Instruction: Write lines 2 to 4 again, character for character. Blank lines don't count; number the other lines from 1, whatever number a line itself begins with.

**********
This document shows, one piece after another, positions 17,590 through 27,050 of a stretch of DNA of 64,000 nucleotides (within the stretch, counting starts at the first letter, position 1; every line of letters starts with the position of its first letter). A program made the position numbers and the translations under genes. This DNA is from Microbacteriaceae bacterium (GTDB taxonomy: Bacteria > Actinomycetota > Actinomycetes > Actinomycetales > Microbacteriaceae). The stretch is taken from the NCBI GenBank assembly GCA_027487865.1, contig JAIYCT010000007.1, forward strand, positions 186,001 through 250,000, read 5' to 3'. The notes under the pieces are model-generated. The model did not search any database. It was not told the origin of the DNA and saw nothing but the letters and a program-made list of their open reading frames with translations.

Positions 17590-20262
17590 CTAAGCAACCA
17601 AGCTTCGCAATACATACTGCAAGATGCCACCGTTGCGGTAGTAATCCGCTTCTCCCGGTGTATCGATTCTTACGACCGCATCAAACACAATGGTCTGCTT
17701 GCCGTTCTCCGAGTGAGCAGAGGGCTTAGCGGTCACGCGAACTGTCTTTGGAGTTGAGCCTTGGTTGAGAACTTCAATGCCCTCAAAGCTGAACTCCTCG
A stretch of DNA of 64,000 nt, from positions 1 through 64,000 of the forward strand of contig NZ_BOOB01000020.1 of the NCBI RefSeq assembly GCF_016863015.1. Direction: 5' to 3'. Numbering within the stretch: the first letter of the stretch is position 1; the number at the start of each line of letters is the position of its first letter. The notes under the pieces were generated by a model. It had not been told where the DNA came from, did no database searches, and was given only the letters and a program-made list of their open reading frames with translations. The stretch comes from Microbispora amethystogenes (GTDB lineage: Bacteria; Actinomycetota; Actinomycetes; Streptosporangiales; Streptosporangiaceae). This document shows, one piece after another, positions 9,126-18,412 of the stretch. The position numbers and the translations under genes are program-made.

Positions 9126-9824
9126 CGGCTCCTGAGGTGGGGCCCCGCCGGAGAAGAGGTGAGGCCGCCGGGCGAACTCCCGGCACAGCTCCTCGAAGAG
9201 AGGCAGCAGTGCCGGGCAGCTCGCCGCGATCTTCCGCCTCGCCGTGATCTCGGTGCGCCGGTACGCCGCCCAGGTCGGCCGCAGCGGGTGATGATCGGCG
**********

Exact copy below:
Positions 17590-20262
17590 CTAAGCAACCA
17601 AGCTTCGCAATACATACTGCAAGATGCCACCGTTGCGGTAGTAATCCGCTTCTCCCGGTGTATCGATTCTTACGACCGCATCAAACACAATGGTCTGCTT